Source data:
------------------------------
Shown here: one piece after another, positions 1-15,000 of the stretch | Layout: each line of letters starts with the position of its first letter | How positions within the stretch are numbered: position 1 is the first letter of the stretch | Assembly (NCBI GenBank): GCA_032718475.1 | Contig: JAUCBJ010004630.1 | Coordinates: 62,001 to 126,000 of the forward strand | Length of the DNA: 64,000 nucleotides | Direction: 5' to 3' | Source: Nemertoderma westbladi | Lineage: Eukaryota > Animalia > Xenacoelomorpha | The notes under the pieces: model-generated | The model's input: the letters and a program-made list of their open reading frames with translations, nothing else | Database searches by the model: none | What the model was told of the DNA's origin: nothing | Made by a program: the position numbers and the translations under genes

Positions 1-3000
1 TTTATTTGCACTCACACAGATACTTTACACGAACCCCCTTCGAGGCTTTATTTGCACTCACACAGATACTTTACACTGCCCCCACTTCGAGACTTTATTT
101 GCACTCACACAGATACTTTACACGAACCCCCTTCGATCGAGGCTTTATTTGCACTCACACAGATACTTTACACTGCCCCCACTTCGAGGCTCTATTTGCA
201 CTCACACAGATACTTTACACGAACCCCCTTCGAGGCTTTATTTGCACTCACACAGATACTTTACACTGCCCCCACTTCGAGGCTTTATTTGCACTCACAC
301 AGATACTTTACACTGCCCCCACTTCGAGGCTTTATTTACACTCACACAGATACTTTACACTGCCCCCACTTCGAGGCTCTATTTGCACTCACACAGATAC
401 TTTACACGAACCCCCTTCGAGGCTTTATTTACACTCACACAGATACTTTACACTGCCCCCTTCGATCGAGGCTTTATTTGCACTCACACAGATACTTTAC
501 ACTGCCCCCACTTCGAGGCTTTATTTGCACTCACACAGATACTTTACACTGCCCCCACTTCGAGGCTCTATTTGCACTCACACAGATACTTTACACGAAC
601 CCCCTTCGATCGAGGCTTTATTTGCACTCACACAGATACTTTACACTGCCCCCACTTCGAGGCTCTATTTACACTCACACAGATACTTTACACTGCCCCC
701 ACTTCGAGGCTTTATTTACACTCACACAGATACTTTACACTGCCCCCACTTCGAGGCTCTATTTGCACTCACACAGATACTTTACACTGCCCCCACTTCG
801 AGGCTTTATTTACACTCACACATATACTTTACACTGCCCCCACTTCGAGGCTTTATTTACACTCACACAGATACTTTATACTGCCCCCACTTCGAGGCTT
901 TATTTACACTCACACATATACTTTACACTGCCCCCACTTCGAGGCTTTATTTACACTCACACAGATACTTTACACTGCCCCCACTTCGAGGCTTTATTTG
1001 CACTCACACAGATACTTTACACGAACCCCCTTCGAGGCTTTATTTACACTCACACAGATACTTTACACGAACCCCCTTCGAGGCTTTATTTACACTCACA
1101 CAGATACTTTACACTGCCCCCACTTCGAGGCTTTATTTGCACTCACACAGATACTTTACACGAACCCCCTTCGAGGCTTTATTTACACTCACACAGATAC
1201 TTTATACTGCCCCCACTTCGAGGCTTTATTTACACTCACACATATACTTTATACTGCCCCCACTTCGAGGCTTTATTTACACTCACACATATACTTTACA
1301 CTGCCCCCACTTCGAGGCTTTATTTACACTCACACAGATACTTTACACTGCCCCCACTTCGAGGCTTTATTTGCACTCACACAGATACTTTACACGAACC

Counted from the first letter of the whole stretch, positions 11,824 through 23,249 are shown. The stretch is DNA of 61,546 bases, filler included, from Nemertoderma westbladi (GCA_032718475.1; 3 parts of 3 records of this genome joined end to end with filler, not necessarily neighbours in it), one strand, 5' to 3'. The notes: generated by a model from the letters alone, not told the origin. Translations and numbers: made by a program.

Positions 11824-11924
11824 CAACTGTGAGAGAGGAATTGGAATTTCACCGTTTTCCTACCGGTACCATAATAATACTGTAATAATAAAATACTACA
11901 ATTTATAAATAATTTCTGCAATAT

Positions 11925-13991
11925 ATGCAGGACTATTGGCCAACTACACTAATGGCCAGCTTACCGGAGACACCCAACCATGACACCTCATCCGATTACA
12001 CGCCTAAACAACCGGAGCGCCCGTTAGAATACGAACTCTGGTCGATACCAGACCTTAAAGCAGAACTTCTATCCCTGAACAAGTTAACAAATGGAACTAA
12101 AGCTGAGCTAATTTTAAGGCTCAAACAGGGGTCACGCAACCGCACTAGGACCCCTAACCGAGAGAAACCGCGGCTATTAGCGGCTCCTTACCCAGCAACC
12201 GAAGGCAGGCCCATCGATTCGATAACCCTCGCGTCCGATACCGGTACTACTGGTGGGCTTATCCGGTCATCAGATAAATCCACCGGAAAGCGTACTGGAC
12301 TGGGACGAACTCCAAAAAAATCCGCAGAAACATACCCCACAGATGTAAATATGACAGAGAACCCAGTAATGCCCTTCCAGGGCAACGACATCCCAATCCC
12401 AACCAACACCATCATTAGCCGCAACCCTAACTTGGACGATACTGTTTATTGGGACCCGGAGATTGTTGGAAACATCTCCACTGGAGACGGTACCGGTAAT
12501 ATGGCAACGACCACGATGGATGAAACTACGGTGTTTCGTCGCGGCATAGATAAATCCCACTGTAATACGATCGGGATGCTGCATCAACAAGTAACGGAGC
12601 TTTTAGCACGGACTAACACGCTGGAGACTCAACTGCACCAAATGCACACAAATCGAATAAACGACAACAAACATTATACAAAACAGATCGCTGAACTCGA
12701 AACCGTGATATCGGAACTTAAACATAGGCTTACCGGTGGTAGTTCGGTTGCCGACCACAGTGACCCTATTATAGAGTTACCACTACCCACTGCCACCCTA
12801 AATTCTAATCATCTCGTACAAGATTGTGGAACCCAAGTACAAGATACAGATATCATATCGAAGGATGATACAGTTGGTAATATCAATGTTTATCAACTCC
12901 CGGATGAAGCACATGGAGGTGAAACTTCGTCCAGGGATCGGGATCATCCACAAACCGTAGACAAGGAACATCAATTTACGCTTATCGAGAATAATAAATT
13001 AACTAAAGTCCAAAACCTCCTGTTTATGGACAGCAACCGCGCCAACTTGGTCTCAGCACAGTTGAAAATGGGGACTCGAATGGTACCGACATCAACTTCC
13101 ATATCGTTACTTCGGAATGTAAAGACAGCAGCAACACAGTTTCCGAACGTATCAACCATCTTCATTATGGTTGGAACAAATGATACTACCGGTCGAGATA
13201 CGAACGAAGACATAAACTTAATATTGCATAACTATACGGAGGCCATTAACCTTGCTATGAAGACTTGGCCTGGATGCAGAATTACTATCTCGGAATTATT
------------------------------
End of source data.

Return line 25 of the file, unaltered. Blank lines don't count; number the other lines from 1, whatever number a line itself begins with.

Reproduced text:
12201 GAAGGCAGGCCCATCGATTCGATAACCCTCGCGTCCGATACCGGTACTACTGGTGGGCTTATCCGGTCATCAGATAAATCCACCGGAAAGCGTACTGGAC